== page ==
Back in 2011 I wrote a blog post about colplot but at that time focused on running the plot engine backed by a web server. However some people might not want to take this approach, and thinking about security it might not be the best idea in the world anyway. A port that isn’t opened can’t be scanned for vulnerabilities…
So what is colplot anyway? And why this follow-up to a 7 year old post?
Back in the day I learned about collectl: a small, light-weight performance monitoring tool that’s easily portable to many platforms. Collectl is very versatile and has capabilities to record a lot of detail, especially on Linux. Collectl comes with a companion, colplot, which I introduced in said post in 2011.
A typical use case – at least for me – is to start collectl recording, do some work, stop recording, and plotting the results. This can be handy if you don’t get permission to install TFA (think “OSWatcher”) at short notice, and still need performance data!
In this blog post I’d like to share how you could go about doing this. I am using Debian as my workstation O/S and Oracle Linux to capture data.
I wanted a really simple workload, so for lack of ingenuity I came up with the idea of running fio to drive storage and a tiny bit of CPU.
I am running a very basic random read I/O test and record it with collectl. It is important to understand that it’s your responsibility to define what you want to capture with regards to the plots you want to generate. I’ll explain this in a bit, but for now it’ll have to suffice that I need detail data for CPU and disk.
Before kicking off the load generator I start collectl to record data in (P)lot mode, saving data to my data subdirectory:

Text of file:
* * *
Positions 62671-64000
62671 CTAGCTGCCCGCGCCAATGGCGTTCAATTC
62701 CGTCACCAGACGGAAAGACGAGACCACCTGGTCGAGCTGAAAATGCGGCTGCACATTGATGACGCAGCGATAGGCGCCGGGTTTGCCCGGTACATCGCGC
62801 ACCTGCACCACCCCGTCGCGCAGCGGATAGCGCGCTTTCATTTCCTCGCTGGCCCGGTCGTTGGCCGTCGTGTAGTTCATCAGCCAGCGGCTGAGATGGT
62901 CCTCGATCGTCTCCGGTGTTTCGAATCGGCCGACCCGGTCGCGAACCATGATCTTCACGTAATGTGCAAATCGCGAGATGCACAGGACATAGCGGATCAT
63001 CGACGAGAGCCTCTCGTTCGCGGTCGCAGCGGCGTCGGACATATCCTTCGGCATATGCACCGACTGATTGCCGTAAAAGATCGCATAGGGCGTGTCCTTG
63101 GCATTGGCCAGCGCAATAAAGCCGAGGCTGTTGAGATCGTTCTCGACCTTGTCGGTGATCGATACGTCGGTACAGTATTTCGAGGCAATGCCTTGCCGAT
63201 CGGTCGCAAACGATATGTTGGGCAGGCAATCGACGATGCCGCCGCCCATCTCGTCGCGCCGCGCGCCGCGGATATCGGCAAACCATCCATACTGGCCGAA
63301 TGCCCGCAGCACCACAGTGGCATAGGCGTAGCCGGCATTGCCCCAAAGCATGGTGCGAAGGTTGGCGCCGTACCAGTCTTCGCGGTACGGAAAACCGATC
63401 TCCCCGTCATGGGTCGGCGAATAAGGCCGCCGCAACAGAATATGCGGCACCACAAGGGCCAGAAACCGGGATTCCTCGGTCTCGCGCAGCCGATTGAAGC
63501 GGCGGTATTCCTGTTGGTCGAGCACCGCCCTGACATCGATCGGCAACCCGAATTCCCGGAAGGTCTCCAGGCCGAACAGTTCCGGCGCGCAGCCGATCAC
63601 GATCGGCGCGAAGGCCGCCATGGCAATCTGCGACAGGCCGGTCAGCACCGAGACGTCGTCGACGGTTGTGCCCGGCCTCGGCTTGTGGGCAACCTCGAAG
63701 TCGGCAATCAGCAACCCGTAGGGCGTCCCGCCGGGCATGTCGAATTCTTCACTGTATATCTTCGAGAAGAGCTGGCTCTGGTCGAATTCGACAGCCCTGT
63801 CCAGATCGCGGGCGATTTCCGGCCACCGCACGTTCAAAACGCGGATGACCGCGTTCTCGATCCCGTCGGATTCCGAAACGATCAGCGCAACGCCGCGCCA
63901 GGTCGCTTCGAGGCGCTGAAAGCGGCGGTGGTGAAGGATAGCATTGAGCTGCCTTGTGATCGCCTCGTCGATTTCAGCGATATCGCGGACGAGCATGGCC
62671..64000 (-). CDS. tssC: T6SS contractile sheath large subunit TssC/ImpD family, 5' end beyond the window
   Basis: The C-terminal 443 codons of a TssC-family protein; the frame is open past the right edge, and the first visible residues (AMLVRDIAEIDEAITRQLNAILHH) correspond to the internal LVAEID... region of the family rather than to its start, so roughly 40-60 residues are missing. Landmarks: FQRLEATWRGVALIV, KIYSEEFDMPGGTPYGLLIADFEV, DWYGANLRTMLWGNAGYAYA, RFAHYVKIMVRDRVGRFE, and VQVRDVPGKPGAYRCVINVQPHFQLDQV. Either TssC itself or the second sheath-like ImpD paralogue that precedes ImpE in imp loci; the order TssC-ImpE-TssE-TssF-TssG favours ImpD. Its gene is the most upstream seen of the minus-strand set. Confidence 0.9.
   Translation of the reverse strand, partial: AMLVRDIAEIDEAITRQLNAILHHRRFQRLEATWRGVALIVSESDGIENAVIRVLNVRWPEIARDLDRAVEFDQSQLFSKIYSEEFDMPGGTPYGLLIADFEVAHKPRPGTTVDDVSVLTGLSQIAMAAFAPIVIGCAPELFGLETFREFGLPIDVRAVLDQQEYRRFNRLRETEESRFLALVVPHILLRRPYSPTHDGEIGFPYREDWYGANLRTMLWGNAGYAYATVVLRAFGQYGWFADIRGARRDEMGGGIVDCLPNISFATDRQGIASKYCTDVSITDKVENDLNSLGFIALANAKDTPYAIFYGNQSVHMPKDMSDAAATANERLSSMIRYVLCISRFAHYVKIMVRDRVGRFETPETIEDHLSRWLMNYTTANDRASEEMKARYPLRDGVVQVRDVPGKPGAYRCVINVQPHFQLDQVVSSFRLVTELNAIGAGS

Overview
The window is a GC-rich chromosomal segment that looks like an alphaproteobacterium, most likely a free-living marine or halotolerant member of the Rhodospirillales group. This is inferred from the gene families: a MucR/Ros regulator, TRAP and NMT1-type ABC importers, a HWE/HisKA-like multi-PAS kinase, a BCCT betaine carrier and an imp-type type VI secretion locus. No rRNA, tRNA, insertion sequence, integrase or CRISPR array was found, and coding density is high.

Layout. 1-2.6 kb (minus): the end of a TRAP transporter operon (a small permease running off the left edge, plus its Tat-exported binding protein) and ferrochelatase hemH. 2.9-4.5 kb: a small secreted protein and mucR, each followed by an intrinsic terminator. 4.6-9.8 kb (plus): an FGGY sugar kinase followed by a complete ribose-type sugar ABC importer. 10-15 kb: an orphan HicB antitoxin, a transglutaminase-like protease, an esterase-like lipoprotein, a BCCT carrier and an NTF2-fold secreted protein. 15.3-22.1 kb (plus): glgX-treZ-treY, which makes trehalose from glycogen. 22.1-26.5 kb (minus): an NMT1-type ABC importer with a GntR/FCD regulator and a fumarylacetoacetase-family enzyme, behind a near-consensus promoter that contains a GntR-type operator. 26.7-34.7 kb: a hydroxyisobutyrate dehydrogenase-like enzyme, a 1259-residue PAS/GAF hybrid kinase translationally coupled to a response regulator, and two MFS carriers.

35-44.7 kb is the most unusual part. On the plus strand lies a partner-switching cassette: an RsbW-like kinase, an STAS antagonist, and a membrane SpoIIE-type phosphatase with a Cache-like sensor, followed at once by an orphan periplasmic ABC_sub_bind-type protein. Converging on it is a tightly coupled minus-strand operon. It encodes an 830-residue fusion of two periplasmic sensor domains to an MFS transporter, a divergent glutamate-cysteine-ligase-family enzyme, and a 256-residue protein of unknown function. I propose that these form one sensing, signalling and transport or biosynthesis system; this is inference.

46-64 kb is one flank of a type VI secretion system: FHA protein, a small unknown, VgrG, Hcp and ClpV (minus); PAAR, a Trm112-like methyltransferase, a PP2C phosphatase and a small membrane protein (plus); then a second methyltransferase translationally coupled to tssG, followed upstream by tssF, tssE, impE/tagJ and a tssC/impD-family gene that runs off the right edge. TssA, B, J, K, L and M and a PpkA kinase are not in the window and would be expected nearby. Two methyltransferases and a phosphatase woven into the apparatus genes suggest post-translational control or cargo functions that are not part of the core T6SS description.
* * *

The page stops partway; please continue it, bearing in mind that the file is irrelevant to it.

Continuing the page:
[oracle@server1 ~]$ collectl -sCD -f /home/oracle/data -P
(Another, probably cleverer option is to record the data without the -P switch, then replay the recording and writing the output to a file in plot format. That way you can have a lot more control over the process and as an added advantage have the raw data)
Once the workload has completed, I can transfer the data captured to my workstation for analysis with colplot. For each detail switch you select (C and D in the example) you’ll get a (compressed) file:
$ ls -l data total 84 -rw-r--r-- 1 oracle oinstall 21790 Oct 30 08:26 server1-20181030.cpu -rw-r--r-- 1 oracle oinstall 59357 Oct 30 08:26 server1-20181030.dsk
I imagine most people use the web-frontend to colplot, but that doesn’t mean there aren’t other ways of generating visualisations of your performance data. But first of all, what plots can you create? This depends on the version of colplot in use, for me it’s this:
$ colplot --version colplot: V5.1.0, gnuplot: V:5.0[png,x11] Copyright 2004-2014 Hewlett-Packard Development Company, L.P. colplot may be copied only under the terms of either the Artistic License or the GNU General Public License, which may be found in the source kit
Getting back to the list of plots supported in my version, it’s super impressive!